Kory Tacha has had an outstanding high school athletic career. His junior year alone would make for a notable career for any athlete throughout the state.
He was named the 1A football Player of the Year and made second-team All-State in basketball, making him one of the premiere student-athletes regardless of classification. But there are challenges that come with reaching such heights in multiple sports.
Tacha is more than willing to acknowledge those challenges and tackle them on a daily basis. He spent some time chatting with CHSAANow.com on what it means to him to be a multi-sport athlete and why it will make him successful down the road.
Question: Coming from a smaller school, what's the biggest appeal for you in being a multi-sport athlete?
Tacha: You don't really have that many kids. We have about a hundred kids in our high school, so for all our sports programs to be sports programs they need everyone to go out for every sport. That was the main appeal growing up. As soon as I started playing everything, I fell in love with all the sports and it's just become kind of my lifestyle.
Q: How do you make sure that you're applying enough time and effort to each sport to play at such a high level in each one?
Tacha: For me, summers are crucial. That's the only offseason that I really get. So I hit pretty much everything. I do my football workouts in the morning, I do my basketball workouts in the evening, depending on when coach opens the gym. Summers are really where I hit it hard.
But other than that, I try to maintain throughout the school year. Keep lifting and just preparing my body for all the rest of the year.
Q: Everyone always talks about how college coaches like to look for multi-sport athletes, but is there an element that it's just fun?
Tacha: Of course. Playing everything's always fun. Sports are great. I couldn't see myself playing and it not being fun. I probably wouldn't do it.
Q: With the transition specifically from football and basketball, how tough is it to go from one realm where you're getting hit and your body's taking a little bit of a punishment and you don't really get time off before you go into another physical sport, how have you responded to that over the years?
Tacha: It's gotten a little easier. It's still extremely difficult. This year we played football on a Saturday (for the 1A state championship) and we had a scrimmage for basketball the next Tuesday. It was a quick turnaround, but basketball is definitely easier on your body, but harder in the sense you need to be in a different kind of shape. It's always hard to adjust but it gets easier through the years.
Q: Is it a situation where you have to wait until you're in basketball season to adjust or is there something you do towards the end of football season where maybe you're trying to balance things out without sacrificing what you need to do for football?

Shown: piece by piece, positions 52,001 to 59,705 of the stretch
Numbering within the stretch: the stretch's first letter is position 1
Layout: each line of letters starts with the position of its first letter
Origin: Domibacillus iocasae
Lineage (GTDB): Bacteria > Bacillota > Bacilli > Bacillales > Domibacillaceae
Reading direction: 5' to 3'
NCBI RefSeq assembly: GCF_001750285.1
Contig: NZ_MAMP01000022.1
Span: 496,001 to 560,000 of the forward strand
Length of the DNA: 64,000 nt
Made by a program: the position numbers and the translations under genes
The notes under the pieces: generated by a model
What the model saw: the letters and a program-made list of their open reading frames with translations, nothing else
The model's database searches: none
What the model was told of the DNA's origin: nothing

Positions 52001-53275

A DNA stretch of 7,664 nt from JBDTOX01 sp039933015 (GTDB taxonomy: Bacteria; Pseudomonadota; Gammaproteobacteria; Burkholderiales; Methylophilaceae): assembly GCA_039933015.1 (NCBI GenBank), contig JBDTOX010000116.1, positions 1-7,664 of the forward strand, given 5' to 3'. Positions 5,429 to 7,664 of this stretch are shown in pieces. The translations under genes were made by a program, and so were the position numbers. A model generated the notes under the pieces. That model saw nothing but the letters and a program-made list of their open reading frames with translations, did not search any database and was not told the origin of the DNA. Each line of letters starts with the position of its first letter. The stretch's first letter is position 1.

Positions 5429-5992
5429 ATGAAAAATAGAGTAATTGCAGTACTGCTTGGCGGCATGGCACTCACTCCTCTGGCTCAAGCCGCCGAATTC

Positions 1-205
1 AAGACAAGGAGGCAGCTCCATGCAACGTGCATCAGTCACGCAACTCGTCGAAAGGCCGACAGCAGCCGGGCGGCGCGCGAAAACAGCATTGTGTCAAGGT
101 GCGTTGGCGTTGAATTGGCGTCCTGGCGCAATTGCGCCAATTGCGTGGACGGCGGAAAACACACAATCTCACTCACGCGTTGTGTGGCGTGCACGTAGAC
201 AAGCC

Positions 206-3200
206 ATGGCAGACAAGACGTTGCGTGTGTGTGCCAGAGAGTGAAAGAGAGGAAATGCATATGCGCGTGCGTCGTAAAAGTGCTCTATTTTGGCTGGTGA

Tacha: I usually wait until it's in basketball season. When it's football season, that's my main priority and that's my main focus. And then when it's basketball season, of course that's my main priority. It usually takes a couple of games to get into the basketball shape and I have to try not to foul out in those early basketball games.
Q: When you look at athletes, whether it's, whether it's at Limon or Kit Carson, maybe a rival school, and you see someone sticking to just one sport, what turns you off about that kind of specialization?
Tacha: Specialization to me ... I would get to burned out of that one sport. Practicing for instance, basketball all year round, I don't know if I could handle that. I would get too burned out. My body would be in a different kind of shape I guess, but that'd be okay if I was just a basketball player.
I think playing all the sports helps me feel well-rounded and gives me more athletic capabilities. My biggest thing would be getting burned out in that one sport.
Q: What don't people know about being a multi-sport athlete that you think they should know or that you think they'd be surprised to know?
Tacha: I'm always busy. I never really get an offseason. My offseason is spent training for the school year. We just stay really busy.
Q: Do you think doing everything you can to keep up with multiple sports and then also when you add in schoolwork, and I'm sure you have responsibilities or things that you do outside of all that, is going to help you down the road whether it's transitioning to college or adult life?
Tacha: For sure. The biggest thing I've learned with being a multi-sport athlete is I'm learning to manage my time. I leave in the morning at 6 o'clock and then go to school and then practice and I don't get home until like 7:30 or 8. Then I still have to fit in time for homework and then eating dinner with my family.
Managing time is crucial being a multi-sport athlete and I think I've learned to do that very well.
Q: What's your favorite part about being a multi-sport athlete?
Tacha: I like being busy. I like having different friends from different sport. It's just good all around.